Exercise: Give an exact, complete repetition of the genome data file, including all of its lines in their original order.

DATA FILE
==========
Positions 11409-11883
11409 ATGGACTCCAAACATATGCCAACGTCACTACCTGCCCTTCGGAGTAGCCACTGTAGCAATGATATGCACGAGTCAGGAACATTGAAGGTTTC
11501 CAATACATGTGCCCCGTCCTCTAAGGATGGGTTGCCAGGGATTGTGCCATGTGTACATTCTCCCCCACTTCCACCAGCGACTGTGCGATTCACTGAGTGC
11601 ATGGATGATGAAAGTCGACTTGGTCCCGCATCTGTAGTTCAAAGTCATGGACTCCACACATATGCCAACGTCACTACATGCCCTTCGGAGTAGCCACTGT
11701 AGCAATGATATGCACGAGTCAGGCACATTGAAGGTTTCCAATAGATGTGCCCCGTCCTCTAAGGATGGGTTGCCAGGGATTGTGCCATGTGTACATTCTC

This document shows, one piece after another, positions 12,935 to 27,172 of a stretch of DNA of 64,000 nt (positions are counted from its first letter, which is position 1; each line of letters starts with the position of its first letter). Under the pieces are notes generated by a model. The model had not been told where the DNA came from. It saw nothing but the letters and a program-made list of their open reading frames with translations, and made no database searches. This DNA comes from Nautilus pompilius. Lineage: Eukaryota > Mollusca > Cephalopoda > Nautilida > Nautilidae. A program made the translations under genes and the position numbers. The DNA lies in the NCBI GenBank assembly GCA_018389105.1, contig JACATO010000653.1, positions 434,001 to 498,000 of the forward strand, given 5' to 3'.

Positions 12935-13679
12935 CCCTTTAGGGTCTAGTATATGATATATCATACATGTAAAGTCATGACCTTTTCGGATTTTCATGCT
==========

Positions 11409-11883
11409 ATGGACTCCAAACATATGCCAACGTCACTACCTGCCCTTCGGAGTAGCCACTGTAGCAATGATATGCACGAGTCAGGAACATTGAAGGTTTC
11501 CAATACATGTGCCCCGTCCTCTAAGGATGGGTTGCCAGGGATTGTGCCATGTGTACATTCTCCCCCACTTCCACCAGCGACTGTGCGATTCACTGAGTGC
11601 ATGGATGATGAAAGTCGACTTGGTCCCGCATCTGTAGTTCAAAGTCATGGACTCCACACATATGCCAACGTCACTACATGCCCTTCGGAGTAGCCACTGT
11701 AGCAATGATATGCACGAGTCAGGCACATTGAAGGTTTCCAATAGATGTGCCCCGTCCTCTAAGGATGGGTTGCCAGGGATTGTGCCATGTGTACATTCTC

This document shows, one piece after another, positions 12,935 to 27,172 of a stretch of DNA of 64,000 nt (positions are counted from its first letter, which is position 1; each line of letters starts with the position of its first letter). Under the pieces are notes generated by a model. The model had not been told where the DNA came from. It saw nothing but the letters and a program-made list of their open reading frames with translations, and made no database searches. This DNA comes from Nautilus pompilius. Lineage: Eukaryota > Mollusca > Cephalopoda > Nautilida > Nautilidae. A program made the translations under genes and the position numbers. The DNA lies in the NCBI GenBank assembly GCA_018389105.1, contig JACATO010000653.1, positions 434,001 to 498,000 of the forward strand, given 5' to 3'.

Positions 12935-13679
12935 CCCTTTAGGGTCTAGTATATGATATATCATACATGTAAAGTCATGACCTTTTCGGATTTTCATGCT